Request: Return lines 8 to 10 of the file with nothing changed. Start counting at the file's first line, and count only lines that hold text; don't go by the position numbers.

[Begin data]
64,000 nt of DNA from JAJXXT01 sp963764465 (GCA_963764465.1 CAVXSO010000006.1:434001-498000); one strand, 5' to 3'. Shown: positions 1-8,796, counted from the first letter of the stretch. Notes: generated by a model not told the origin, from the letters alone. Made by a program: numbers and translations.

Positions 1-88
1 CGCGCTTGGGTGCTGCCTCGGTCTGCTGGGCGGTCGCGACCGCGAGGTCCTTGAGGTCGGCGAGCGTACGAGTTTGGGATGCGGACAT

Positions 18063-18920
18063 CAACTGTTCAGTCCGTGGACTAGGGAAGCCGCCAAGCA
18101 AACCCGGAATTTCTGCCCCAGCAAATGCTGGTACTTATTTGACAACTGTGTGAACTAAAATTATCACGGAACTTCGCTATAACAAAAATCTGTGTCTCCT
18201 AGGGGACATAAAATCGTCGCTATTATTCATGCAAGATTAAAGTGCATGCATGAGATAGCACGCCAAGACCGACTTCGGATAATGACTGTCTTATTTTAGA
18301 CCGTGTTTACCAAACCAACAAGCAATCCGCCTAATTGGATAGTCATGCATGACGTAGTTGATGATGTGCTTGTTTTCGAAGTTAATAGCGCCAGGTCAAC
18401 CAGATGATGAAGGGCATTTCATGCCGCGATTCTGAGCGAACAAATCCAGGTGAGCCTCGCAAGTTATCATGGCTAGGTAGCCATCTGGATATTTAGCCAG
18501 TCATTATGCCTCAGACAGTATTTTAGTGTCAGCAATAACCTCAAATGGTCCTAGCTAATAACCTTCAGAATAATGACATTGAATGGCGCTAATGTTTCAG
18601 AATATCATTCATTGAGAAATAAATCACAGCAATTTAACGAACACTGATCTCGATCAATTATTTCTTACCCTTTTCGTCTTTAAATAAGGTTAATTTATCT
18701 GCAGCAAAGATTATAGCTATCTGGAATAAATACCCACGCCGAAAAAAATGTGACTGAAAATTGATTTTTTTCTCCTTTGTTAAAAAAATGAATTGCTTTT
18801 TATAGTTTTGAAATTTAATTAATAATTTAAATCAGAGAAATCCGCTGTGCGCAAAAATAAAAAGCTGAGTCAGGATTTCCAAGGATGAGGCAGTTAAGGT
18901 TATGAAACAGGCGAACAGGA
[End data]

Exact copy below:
18301 CCGTGTTTACCAAACCAACAAGCAATCCGCCTAATTGGATAGTCATGCATGACGTAGTTGATGATGTGCTTGTTTTCGAAGTTAATAGCGCCAGGTCAAC
18401 CAGATGATGAAGGGCATTTCATGCCGCGATTCTGAGCGAACAAATCCAGGTGAGCCTCGCAAGTTATCATGGCTAGGTAGCCATCTGGATATTTAGCCAG
18501 TCATTATGCCTCAGACAGTATTTTAGTGTCAGCAATAACCTCAAATGGTCCTAGCTAATAACCTTCAGAATAATGACATTGAATGGCGCTAATGTTTCAG